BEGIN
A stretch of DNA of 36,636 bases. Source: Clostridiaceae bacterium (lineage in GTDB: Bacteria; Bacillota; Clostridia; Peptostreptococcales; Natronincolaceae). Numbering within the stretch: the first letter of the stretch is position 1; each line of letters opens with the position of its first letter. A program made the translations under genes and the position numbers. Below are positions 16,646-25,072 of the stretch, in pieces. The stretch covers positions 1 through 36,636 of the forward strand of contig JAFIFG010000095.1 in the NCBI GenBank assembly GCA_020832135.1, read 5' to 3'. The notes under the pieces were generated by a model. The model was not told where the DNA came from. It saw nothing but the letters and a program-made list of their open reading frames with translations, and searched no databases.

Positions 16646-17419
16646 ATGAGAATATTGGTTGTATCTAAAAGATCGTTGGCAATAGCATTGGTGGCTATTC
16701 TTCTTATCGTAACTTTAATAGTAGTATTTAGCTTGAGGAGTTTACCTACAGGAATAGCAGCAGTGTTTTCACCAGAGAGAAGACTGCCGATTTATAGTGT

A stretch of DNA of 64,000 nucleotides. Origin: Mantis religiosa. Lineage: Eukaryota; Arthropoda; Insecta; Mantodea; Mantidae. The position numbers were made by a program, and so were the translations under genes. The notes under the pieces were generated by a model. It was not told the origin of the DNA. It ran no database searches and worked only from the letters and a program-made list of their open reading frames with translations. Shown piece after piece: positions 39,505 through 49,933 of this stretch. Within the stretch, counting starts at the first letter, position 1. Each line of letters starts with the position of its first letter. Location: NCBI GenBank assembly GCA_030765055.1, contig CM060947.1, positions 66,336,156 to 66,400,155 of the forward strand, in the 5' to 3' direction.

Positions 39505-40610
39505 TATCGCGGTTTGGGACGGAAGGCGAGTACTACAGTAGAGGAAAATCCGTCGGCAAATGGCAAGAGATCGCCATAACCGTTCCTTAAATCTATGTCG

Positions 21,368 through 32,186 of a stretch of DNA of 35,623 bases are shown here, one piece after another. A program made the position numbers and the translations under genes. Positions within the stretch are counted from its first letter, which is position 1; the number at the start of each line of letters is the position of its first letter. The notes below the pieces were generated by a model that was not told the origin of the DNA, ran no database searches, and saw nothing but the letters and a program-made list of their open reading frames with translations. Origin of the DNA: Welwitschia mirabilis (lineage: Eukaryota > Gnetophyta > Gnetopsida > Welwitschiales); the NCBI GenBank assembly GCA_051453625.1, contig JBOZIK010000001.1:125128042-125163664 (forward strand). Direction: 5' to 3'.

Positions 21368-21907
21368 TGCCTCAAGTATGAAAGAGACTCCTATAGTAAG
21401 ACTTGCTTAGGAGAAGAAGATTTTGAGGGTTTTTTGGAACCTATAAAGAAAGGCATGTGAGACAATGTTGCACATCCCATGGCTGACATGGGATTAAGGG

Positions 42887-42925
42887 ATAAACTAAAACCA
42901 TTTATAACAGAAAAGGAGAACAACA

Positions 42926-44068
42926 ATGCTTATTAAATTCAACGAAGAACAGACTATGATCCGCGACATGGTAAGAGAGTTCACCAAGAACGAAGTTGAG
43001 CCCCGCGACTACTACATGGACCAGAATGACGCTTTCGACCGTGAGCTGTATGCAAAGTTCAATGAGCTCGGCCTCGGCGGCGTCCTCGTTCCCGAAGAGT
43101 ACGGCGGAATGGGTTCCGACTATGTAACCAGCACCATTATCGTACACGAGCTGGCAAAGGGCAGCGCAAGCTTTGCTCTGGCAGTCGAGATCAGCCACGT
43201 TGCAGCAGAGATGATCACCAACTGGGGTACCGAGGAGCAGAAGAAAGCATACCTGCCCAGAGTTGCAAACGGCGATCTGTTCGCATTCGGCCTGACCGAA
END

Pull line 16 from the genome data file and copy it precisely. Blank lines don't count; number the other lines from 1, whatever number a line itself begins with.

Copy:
42926 ATGCTTATTAAATTCAACGAAGAACAGACTATGATCCGCGACATGGTAAGAGAGTTCACCAAGAACGAAGTTGAG